Enterprise Minister Mark Prisk will deliver a major speech at the Federation of Small Business’s annual conference, in which he is due to announce that regulatory demands emanating from Whitehall will be eased.
Vince Cable, the business secretary, was meant to deliver the speech, but has been held back in London to discuss the Libyan crisis with the prime minister.
Prisk is expected to announce that startups with fewer than ten employees will be exempt from new employment regulations for the next three years, and that the government will repeal laws allowing parents with children below the age of 17 the right to request flexible working hours.
Additionally, firms employing fewer than 250 people will not be requried to provide training outside work.
The enterprise minister will argue that priority has to be given to helping companies recover from the recession rather than distracting them with employment red tape.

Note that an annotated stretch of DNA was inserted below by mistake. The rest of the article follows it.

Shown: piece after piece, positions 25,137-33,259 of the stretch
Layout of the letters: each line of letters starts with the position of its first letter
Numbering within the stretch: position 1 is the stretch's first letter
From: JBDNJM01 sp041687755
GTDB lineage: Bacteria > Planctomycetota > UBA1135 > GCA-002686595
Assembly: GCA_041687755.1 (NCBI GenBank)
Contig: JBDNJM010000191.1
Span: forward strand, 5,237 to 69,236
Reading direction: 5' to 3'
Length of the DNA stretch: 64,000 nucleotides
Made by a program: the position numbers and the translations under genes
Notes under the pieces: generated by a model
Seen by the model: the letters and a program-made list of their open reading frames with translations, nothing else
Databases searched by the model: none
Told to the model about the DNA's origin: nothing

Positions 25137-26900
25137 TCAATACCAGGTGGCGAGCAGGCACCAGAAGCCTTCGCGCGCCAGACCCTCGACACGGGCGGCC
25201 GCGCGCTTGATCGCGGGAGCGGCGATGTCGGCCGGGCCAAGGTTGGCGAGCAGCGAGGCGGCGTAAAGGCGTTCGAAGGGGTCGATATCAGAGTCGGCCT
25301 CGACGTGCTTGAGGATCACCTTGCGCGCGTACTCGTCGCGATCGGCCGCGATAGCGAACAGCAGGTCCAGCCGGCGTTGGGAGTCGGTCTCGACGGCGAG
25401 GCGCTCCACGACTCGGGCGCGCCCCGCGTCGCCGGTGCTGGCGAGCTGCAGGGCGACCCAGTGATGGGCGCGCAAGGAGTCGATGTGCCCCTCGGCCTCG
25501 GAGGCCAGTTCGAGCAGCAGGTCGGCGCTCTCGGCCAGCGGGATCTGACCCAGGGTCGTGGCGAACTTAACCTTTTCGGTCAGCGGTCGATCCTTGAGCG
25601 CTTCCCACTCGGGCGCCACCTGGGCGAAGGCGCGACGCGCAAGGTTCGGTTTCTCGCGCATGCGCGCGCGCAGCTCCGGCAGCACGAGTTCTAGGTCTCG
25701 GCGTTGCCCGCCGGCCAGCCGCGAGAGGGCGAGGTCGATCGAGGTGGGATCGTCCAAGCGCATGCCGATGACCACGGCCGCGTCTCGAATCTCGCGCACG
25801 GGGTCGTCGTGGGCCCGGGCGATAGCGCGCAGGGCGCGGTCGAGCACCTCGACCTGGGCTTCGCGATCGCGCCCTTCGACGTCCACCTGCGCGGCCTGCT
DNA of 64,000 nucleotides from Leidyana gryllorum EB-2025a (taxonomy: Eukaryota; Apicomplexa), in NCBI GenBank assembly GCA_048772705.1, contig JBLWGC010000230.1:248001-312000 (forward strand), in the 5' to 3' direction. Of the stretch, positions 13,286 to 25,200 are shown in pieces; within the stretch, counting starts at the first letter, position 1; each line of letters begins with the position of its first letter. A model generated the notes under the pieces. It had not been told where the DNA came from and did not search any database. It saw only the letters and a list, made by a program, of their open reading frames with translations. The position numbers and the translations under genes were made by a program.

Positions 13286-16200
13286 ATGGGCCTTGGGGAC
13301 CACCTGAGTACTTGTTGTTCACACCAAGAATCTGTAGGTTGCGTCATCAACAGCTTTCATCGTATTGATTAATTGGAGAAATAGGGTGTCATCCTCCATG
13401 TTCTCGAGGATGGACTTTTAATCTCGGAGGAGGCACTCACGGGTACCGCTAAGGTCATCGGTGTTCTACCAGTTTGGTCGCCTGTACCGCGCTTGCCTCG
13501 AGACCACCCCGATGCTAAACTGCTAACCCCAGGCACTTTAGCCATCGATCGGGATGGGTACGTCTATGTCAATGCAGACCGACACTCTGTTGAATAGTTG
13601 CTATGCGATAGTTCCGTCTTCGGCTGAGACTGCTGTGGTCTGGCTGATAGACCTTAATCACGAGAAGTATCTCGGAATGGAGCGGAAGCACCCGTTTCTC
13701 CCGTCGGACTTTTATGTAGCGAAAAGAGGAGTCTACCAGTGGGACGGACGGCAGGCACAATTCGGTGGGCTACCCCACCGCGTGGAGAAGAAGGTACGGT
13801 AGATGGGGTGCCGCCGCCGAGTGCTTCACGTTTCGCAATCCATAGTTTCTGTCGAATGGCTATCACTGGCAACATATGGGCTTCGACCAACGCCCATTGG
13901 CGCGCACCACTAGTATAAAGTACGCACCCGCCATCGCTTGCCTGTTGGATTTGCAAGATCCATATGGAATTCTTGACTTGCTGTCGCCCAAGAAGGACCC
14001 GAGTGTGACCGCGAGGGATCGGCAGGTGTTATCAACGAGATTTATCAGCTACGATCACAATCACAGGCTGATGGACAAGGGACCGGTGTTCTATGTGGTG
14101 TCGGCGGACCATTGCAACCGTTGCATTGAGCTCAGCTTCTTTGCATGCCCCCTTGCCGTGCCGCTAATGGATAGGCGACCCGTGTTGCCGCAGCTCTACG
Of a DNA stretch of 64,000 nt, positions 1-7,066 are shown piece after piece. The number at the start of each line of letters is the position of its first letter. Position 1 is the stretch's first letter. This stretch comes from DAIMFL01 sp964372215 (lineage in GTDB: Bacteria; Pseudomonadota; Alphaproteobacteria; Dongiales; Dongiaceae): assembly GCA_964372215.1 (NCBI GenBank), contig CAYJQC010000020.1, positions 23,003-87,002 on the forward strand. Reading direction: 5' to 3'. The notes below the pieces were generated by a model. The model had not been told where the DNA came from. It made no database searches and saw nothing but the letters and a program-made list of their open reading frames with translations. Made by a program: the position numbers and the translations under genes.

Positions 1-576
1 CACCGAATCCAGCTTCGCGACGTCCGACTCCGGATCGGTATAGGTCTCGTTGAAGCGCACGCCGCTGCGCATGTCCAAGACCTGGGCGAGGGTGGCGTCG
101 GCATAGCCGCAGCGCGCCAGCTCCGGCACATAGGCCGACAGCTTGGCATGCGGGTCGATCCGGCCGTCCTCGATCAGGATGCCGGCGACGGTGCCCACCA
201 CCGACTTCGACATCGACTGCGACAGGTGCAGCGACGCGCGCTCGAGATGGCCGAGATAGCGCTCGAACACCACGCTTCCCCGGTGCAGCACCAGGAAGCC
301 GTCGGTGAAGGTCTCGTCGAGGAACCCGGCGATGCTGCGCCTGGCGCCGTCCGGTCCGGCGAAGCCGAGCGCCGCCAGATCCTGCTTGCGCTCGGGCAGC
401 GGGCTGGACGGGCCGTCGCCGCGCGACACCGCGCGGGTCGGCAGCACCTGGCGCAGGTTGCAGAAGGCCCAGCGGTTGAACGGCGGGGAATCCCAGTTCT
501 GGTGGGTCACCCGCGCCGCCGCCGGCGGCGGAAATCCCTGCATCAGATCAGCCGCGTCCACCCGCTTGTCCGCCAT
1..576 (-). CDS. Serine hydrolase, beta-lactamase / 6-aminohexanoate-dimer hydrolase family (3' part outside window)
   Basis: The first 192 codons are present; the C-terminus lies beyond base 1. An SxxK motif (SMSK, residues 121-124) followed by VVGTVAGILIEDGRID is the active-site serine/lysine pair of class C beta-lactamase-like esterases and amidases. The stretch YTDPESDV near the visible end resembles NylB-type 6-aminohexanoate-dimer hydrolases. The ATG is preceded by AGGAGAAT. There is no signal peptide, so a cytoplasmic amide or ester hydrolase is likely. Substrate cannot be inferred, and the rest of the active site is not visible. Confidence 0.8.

The moves are set to be confirmed in next week’s Budget, which David Cameron has promised will be a “Budget for growth”.
Reactions to the changes have provoked mixed reactions.
Lorraine Heard, employment partner at law firm Dickinson Dees, says: “This is a disappointing decision, and rather short-sighted. In our experience, flexible working doesn’t have to impact negatively on SMEs, in fact, we’ve seen it provide substantial benefits for employers and employees time and again. Perhaps if SMEs had been given more time to prepare for the change, the concerns voiced on their behalf would not have been so negative.”